“Shirley became a close friend and a mentor,” said Lee, who started her political career in 1990 in California State Assembly and was elected to Congress in 1998, representing parts of the Bay Area.
She said Chisholm “taught me a lot and I saw how she operated with those guys in D.C. and had to fight her way into everything and stood her ground.”
Rep. Barbara Lee, (D-Calif.), Rep. Nancy Pelosi (D-Calif.), Rep. Maxine Waters (D-Calif.) and other female members of Congress attend the unveiling of the portrait of Shirley Chisholm in 2009. In 1968, Chisholm became the first African-American woman elected to Congress. (AP Photo/Manuel Balce Ceneta)
Only once did Lee find herself at odds with Chisholm. After George Wallace, the segregationist Alabama governor who also was running for the Democratic nomination, was shot and severely wounded in an attempted assassination, Chisholm went to visit him in the hospital. She explained it as a simple act of human decency, but Lee and others were incredulous.
“I was so angry. I said, ‘How could she do that?’ This man is a racist!’’
Lee would later get to know Wallace’s daughter, Peggy Wallace Kennedy, who said her father had been deeply touched by Chisholm’s kindness and it helped him come to understand that his segregationist views were wrong.
Chisholm, who was a founding member of the Congressional Black Caucus and the Congressional Women’s Caucus, served 14 years in the House. She died on Jan. 1, 2005, at the age of 80.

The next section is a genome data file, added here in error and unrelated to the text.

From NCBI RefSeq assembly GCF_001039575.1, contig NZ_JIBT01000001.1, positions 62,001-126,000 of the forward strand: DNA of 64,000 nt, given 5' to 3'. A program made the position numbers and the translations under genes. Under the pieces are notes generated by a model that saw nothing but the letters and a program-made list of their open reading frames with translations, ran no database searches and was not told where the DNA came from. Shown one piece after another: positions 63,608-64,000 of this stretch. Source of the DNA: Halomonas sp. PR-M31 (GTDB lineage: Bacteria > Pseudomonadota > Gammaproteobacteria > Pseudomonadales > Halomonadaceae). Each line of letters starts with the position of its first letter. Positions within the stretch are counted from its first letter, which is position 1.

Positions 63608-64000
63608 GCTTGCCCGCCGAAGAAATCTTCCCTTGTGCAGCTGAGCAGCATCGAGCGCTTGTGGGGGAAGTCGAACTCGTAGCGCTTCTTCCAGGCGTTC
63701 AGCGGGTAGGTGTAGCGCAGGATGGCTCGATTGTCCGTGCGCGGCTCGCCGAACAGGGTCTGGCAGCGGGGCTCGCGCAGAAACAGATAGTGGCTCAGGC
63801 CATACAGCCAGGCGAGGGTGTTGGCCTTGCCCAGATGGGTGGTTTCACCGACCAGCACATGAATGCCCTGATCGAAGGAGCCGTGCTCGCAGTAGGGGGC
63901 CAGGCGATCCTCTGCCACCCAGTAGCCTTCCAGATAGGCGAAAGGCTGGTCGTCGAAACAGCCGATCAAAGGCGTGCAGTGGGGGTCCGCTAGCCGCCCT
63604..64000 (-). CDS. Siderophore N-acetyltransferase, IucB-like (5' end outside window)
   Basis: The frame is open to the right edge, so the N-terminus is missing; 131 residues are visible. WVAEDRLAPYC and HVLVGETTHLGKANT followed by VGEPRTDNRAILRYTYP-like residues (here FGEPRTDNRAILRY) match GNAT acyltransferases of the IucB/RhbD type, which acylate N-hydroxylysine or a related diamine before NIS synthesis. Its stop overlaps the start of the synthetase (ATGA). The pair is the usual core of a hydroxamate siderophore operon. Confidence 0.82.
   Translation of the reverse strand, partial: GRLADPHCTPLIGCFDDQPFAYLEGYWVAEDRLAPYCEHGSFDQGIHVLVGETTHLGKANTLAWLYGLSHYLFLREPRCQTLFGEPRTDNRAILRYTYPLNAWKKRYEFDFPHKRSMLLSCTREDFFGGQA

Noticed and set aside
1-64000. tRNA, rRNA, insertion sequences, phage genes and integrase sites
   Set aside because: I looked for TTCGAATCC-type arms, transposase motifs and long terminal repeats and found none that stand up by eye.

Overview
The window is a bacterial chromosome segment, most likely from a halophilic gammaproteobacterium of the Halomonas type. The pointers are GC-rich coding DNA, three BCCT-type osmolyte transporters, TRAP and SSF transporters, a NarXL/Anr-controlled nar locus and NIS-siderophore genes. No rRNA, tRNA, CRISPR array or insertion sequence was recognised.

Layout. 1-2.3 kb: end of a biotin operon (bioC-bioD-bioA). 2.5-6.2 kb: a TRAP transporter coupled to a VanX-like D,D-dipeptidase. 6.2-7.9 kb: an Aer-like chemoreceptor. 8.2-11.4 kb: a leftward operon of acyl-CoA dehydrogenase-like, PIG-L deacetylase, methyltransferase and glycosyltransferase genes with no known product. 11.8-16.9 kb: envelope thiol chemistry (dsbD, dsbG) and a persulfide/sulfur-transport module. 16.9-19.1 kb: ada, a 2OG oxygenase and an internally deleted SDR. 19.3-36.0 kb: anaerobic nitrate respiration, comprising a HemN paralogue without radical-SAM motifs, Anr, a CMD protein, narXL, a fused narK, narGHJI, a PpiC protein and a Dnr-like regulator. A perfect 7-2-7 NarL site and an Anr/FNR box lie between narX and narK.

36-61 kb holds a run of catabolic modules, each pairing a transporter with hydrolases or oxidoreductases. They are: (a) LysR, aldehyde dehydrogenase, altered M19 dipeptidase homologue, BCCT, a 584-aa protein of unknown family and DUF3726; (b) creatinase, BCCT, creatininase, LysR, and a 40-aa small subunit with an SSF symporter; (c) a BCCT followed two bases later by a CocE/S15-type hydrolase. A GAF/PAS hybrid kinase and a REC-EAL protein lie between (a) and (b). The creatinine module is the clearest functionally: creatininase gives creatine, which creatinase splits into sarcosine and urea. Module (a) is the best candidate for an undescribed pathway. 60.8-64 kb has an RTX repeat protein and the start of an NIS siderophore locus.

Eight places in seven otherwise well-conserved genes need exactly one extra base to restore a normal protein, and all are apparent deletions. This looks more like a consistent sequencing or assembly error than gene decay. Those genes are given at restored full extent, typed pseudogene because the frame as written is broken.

Numerous pieces were written about Chisholm in 2016, during Hillary Clinton’s historic candidacy as the first woman to head a major party’s presidential ticket. And in 2008, some writers and activists noted that Barack Obama achieved Chisholm’s goal of becoming the first black American to be elected president. She is credited with having paved the way for both political pioneers, as well as for The Rev. Jesse Jackson, whose presidential bids in 1984 and 1988 started a new era of black political activism.
And she still inspires, even for those starting near the bottom of the ladder.
Tamaya Dennard, 38, a first-time candidate who won a seat on the Cincinnati City Council last fall, used another of Chisholm’s famous quotes during her campaign: “If they don’t give you a seat at the table, bring a folding chair.”
When Dennard was sworn in earlier this month, she carried a bright red folding chair, tucked under her left arm.
More from About US:
A Witness Slip is a person or group’s position on a particular bill.
• A Witness Slip can be filed by individuals on. …
• A Witness Slip can be filed for any bill. scheduled for a hearing in the Illinois Senate or. House Committee, during the week prior to the hearing taking place.
How to fill out a Witness Slip: